USDA-ARS researchers and partners from the U.S. Environmental Protection Agency (EPA) and the University of Arizona developed a new computer model and tool that helps keep our nation's watersheds cleaner. More than 80 percent of our fresh water comes from watersheds. Watersheds collect water from various sources—like rain, snow, or runoff—which drains into nearby waterways such as lakes, streams and rivers.
The Automated Geospatial Watershed Assessment (AGWA) tool is a multipurpose computer system and software designed for managing and analyzing water quantity and quality. Prior to AGWA, no such tool existed. Today, there are more than 1,600 registered users in 146 countries.AGWA is flexible—capable of using data from many sources. The ARS-EPA team designed AGWA to facilitate the assessment of land use and climate change impacts on water yield and quality. It combines two other USDA-ARS-developed watershed runoff and erosion models, the Kinematic Runoff and Erosion Model and the Soil and Water Assessment Tool, and incorporates already available topographic, soil and land-cover data. AGWA uses internationally available datasets to characterize a particular watershed. AGWA enables the user to visualize and compare model results using a geographic information system (GIS) software package for display and analysis. With GIS, a user can link AGWA to other types of information, which permits the user to understand the impact of a certain practice on a given landscape.
AGWA can be used to predict land management practices on water. For example, AGWA can estimate the trends and magnitude of soil sediment effects and chemical yields. Land use in our nation's watersheds is complex and varied—ranging from crop production areas to rangelands, pastures, forests, meadows and even urban areas. How we manage the activities that take place on watersheds influences the quantity and quality of water available for domestic, industrial, agricultural and ecological uses. For the first time, decision makers, land managers, farmers, environmentalists and others have a single, comprehensive tool that can provide a long-range model to evaluate large, complex watersheds with varying soils, land uses and management conditions—and their related environmental and economic impact. AGWA is available free of charge at: www.tucson.ars.ag.gov/agwa.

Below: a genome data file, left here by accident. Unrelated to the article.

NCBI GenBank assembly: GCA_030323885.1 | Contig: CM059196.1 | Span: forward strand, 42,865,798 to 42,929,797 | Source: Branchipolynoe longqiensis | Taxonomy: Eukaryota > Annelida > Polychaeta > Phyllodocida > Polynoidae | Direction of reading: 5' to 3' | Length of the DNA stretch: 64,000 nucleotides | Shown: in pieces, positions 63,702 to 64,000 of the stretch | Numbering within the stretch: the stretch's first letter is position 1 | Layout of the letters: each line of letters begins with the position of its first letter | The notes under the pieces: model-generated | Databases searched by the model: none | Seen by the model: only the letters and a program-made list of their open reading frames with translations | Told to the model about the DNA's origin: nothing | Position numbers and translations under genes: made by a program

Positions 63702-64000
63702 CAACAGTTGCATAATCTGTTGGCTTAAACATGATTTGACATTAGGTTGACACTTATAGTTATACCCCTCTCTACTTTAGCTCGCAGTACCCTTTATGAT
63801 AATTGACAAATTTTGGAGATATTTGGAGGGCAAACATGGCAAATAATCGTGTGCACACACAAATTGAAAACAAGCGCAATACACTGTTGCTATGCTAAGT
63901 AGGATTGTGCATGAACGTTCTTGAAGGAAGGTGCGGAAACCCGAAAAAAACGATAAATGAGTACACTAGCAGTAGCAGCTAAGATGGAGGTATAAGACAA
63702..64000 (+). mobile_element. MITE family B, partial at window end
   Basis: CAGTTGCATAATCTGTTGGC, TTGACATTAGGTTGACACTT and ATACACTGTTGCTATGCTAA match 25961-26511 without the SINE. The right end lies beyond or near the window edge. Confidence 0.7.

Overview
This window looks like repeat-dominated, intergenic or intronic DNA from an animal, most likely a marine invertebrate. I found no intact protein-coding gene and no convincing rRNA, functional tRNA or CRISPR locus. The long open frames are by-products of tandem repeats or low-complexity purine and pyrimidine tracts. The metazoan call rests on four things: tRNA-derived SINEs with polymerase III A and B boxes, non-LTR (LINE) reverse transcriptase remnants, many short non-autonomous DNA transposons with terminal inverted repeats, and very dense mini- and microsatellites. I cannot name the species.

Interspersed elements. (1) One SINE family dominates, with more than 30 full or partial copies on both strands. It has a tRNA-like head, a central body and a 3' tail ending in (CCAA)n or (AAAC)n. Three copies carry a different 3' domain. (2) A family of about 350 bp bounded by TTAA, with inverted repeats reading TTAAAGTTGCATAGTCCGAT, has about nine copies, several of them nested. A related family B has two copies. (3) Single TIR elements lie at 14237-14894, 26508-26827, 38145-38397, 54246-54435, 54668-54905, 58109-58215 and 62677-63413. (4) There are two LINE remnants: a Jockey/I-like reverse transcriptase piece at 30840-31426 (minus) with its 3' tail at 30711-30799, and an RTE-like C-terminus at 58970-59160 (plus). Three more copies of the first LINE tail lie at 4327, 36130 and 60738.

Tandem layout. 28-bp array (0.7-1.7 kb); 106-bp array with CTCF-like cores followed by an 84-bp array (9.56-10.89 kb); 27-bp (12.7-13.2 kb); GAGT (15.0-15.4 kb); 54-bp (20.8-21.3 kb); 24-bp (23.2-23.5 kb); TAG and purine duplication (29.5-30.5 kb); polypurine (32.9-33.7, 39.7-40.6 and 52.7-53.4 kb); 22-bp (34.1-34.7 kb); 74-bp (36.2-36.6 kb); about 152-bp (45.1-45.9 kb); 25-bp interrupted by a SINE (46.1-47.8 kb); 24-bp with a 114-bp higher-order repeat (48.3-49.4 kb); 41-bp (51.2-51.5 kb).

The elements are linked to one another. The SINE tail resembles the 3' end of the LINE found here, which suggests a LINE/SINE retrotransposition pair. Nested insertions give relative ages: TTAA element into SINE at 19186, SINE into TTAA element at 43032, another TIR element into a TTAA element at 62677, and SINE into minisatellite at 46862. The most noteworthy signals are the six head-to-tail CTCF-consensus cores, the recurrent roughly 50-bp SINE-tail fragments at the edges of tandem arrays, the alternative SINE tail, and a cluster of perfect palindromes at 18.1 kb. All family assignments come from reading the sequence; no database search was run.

EPA and USDA Natural Resources Conservation Service specialists use AGWA to develop sound policies for managing water. This technology supports the USDA Secretary's water priorities.
Phone: (520) 670-6381, ext. 144